The first 5K I ran was in Flushing Meadows, Queens. It was a completely flat course and I ran it in 30:23. Not bad for my first 5K.
So I came into this race, 5 weeks later than my first one, expecting to beat my best time. I didn't.
I had been awake on and off since 4:00AM listening to the thunderstorm and the pouring rain. It stopped around 5:45, right before I woke up and I had hoped it passed. It didn't. As I was leaving my house, I heard the low rumble of thunder in the distance, and 15 minutes later I was hydroplaning on the highway, about 5 minutes behind another man who had spun out and hit the median. I was thinking to myself "great, I'm going to die on my way to a 5K. At the South Mountain Recreation Complex. How fitting." Kendra, another Endure to Cure athlete who was running the race with me, had the same thoughts.
I got to the parking site a little after 7:30AM, 30 minutes before the race began. The shuttle took us to the site and I was lined up to run at 7:55AM. I had time to stretch pretty well, but not enough time to push myself towards the front and get in a quick warm up run (my first mistake). My adrenaline was pumping from the drive down and race jitters, so I guess that counted as a warm up, right? Not really.
The first thing I realized about this course was that it wasn't flat. The training runs around my neighborhood are somewhat flat, except for one hill and a slight incline/decline. I tried to remember everything I was told during hill sprints and what I kind of learned during my training runs. The hills weren't as steep as I had anticipated, but they just kept coming. Up and down, up and down, and even the slight incline on mile 2 was a killer. My second mistake was not taking advantage of the declines. When I was running downhill, I felt like I was flying and I was passing people left and right. I thought that maybe I was doing something wrong and I should be conserving my energy, when in actuality, I should have taken advantage of that momentum and let myself sprint down that hill, and then use that momentum to help me up and over the next hill. I may be wrong, but it just makes more sense to me, especially in a 5K race where I shouldn't be too worried about conserving my energy.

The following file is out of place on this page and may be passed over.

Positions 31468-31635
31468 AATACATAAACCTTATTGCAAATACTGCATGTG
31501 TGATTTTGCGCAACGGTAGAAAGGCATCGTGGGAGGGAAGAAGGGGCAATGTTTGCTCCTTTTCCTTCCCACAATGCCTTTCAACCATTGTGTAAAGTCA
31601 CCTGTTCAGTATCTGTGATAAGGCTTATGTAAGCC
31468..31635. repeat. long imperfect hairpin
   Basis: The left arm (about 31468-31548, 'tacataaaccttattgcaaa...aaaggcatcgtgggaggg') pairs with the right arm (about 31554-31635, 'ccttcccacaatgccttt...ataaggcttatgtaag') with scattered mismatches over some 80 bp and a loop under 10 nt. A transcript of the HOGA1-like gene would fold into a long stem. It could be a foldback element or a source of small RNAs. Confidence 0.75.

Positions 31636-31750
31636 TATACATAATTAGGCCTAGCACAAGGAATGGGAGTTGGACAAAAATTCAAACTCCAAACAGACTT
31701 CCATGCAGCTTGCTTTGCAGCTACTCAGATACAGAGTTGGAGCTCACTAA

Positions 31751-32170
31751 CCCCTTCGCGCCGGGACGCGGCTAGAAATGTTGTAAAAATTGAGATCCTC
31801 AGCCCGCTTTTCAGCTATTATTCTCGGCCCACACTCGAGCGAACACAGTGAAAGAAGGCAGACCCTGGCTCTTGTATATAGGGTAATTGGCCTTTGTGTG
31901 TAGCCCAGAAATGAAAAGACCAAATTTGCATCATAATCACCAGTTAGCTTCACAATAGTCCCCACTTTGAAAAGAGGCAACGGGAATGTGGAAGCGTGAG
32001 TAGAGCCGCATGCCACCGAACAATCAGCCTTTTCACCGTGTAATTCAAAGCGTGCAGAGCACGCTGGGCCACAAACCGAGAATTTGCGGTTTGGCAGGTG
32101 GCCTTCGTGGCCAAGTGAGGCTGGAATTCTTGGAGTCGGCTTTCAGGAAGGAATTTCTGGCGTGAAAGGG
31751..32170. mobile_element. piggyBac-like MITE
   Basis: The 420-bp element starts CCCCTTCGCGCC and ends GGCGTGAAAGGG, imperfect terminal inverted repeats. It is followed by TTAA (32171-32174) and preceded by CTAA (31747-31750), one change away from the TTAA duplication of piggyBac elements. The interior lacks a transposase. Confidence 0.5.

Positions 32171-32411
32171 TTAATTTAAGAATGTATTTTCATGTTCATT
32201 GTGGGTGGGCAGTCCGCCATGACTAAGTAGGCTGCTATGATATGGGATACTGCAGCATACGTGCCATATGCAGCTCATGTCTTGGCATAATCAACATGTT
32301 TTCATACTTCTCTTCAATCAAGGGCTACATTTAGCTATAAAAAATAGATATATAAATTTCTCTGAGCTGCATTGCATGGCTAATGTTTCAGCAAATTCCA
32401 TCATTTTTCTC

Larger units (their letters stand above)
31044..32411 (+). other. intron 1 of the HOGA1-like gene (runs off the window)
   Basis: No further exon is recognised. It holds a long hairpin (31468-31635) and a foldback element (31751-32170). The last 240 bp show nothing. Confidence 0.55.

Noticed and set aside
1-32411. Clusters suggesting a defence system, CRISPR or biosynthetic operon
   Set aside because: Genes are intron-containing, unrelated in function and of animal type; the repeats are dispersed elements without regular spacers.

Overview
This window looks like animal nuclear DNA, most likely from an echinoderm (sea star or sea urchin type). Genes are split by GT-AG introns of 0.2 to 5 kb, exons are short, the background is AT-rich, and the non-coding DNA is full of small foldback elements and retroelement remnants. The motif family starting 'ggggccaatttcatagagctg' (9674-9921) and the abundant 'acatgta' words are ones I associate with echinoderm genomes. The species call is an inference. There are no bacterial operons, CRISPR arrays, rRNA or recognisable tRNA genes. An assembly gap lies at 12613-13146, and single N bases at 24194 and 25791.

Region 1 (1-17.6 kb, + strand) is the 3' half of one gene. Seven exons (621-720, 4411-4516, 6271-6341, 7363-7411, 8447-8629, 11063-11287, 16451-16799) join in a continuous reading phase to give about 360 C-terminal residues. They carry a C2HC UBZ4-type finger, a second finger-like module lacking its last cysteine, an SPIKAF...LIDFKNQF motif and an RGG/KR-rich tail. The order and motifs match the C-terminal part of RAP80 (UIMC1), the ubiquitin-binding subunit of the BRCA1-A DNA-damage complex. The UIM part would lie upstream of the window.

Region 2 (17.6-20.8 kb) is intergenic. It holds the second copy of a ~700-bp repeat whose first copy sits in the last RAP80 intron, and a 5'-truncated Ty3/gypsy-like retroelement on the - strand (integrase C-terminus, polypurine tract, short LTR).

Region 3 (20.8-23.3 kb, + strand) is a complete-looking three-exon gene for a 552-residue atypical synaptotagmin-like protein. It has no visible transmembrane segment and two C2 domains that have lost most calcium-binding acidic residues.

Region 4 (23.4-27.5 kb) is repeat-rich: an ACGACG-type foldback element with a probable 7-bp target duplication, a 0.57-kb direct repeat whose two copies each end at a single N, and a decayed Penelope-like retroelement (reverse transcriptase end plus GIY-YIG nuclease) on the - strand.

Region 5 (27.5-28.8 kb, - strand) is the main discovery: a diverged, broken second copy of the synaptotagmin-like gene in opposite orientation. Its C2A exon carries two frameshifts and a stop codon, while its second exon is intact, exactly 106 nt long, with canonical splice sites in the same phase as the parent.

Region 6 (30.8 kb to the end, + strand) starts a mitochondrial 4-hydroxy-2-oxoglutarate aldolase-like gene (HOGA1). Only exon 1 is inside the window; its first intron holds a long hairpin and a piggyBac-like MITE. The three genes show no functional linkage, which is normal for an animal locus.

Third mistake? Taking water. I don't know what I was thinking, I didn't need it, and even though trying to drink water while running went better this time than during my last race, it still left a feeling in my throat like I had swallowed a rock. I still have that feeling.
The fourth mistake I made? I think I was having a little too much fun during the race. One thing that I love about running are the other runners. Runners are such happy people that are always looking to give encouragement. For about half a mile I was running alongside this couple, and the woman was announcing the mile markers and their pace, which was great because the first mile marker was about .46 miles off. We exchanged smiles and encouragements and I eventually lost her around mile 2 when she decided to run behind with her students. The last tenth of a mile was a sprint uphill to the finish. We went downhill, came around a bend, and then it was a slight incline to the finish. The woman behind me was moaning and groaning so I turned to look at her and she apologized for being sour. I got all amped up and told her that it was ok and to just dig her toes in and sprint up that hill, she was almost there. I think I was saying that more for myself than for her, and she kind of stared at me with a look that said "ok little girl, you go right ahead and do that." Which I did. I liked cheering people on because it helps me as a runner too, but for my next race I hope to run with a little more focus and save the encouragements to fist pumps, cheers, and claps.